The 1890 season did not run entirely smoothly for Abel, being omitted briefly through poor form in June but returning to his best when he scored 151 against Middlesex at Lord’s in mid-August and then taking the Lancashire attack for 146 at The Oval, both matches being won by an innings.

Yet it was the bowlers who held the key for Surrey that year.

So effective were the opening pair, Lohmann and John Sharpe, that they claimed 113 and 102 wickets respectively – there was a gap of 12 to the next best in the Championship, Yorkshire’s Bobby Peel – while no other Surrey bowler bettered Edward Streatfeild’s 16.

It was hard to keep Lohmann out of the game given he also claimed 26 catches, Abel snapping up 23 while wicketkeeper Harry Wood completed 25 dismissals.

Surrey would go on to win the title for the next two seasons and then add three more before the end of the decade.

In August, the Cricket Council decided to create a new-look competition, introducing a number of new counties, which would see the Championship divided into three divisions, with promotion and relegation and play-offs.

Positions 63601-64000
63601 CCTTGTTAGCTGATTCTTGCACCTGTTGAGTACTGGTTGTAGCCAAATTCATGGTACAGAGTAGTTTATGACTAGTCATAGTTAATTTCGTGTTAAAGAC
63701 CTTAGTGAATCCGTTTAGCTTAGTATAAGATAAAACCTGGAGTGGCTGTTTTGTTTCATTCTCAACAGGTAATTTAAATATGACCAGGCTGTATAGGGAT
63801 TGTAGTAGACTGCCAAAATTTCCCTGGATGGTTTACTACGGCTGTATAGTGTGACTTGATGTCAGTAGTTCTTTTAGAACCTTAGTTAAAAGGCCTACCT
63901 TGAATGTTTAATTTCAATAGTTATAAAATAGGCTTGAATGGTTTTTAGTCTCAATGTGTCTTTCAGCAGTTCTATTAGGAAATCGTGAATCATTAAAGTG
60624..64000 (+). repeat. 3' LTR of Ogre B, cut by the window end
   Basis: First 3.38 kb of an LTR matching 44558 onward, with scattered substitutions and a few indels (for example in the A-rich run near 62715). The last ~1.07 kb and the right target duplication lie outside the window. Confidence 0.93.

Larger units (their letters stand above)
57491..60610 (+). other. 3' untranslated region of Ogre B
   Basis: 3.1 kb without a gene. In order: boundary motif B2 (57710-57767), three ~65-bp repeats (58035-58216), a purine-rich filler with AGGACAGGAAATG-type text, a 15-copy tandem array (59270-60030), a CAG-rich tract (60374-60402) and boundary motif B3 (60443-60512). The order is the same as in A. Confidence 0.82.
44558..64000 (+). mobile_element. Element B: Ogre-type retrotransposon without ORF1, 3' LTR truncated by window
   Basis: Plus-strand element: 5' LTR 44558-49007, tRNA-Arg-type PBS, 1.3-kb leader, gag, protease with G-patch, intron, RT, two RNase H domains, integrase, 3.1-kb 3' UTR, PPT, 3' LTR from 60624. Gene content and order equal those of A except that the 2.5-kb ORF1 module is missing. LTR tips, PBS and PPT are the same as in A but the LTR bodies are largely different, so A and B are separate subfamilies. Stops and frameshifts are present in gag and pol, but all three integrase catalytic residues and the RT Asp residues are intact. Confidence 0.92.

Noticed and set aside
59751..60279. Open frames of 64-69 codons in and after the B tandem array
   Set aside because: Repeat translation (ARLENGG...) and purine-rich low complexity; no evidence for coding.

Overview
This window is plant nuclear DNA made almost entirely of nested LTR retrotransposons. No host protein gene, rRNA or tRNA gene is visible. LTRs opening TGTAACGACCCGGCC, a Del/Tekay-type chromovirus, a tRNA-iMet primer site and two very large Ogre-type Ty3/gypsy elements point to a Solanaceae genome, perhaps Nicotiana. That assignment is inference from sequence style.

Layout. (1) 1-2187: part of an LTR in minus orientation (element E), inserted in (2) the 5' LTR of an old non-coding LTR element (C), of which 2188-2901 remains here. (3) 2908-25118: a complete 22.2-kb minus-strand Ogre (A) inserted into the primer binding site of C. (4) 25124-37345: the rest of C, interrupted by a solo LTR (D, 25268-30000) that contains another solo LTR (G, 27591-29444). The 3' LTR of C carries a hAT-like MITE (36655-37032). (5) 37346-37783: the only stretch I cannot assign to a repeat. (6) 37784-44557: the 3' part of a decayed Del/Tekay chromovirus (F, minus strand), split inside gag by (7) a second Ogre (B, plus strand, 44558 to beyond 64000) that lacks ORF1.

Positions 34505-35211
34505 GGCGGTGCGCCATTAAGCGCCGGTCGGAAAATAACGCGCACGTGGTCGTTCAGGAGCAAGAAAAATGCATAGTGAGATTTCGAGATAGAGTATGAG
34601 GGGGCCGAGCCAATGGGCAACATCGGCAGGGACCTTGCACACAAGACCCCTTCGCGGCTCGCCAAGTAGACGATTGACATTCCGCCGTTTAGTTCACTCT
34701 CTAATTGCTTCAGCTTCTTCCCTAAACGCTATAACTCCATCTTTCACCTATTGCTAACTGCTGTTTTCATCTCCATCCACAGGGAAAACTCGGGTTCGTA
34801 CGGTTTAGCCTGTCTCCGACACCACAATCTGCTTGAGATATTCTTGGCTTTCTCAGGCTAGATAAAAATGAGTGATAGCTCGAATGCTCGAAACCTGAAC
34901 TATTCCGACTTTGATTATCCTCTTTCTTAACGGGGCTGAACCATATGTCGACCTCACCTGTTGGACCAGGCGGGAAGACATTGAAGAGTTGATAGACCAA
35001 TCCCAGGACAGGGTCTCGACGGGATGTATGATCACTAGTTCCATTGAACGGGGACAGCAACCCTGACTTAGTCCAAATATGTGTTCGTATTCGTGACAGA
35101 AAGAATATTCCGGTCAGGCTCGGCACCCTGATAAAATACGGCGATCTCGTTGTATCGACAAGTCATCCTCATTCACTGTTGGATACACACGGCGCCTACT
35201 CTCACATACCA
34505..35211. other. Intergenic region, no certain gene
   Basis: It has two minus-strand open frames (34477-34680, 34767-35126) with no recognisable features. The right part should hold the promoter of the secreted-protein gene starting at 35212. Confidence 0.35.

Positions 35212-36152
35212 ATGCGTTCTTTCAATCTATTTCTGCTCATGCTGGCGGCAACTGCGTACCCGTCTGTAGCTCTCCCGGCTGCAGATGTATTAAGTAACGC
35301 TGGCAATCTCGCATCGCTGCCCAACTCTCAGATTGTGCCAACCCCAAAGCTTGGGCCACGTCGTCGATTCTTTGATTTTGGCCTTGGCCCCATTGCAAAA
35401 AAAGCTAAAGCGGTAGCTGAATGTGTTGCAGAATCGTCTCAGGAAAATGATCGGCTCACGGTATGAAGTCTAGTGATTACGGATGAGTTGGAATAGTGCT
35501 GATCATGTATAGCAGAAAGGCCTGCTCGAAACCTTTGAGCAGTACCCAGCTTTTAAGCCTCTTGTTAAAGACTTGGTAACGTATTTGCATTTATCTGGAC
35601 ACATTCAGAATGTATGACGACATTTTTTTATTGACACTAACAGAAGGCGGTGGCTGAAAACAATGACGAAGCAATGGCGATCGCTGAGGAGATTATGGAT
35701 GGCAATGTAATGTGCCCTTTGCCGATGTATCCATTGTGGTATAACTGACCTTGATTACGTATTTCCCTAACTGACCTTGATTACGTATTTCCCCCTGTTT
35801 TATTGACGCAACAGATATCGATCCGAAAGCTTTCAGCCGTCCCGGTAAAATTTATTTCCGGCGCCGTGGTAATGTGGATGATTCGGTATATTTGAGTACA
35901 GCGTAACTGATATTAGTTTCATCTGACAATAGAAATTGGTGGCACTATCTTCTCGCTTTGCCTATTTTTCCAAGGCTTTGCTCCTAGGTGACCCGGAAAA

This created a storm and the council was suspended indefinitely, with responsibility for administration passing to MCC.

Funny how old ideas come round again, isn’t it?

Oval Test match

Bowlers dominated again when England took on Australia, their sixth meeting in 11 years on the ground which had seen the first Test in this country.

The hosts claimed their fourth win but, whereas the two previous matches had brought success by an innings, this time they just scraped home in a match completed inside two days on a rain-affected pitch.

England had won the opening match of the series, at Lord’s, the opening day at The Oval seeing 22 wickets fall. Kent seamer Fred Martin became the first player to claim 12 wickets on his Test debut, being one of three new boys in the side. The left-armer claimed 6-50 from 27 overs in Australia’s 92 all out, Surrey’s George Lohmann finishing with 3-34 from 32.2. Harry Trott’s 39 was the highest score.

The tourists immediately removed England skipper WG Grace for a first-ball duck and although Billy Gunn hit 32, Maurice Read’s 19 was next best, the hosts managing a lead of only eight.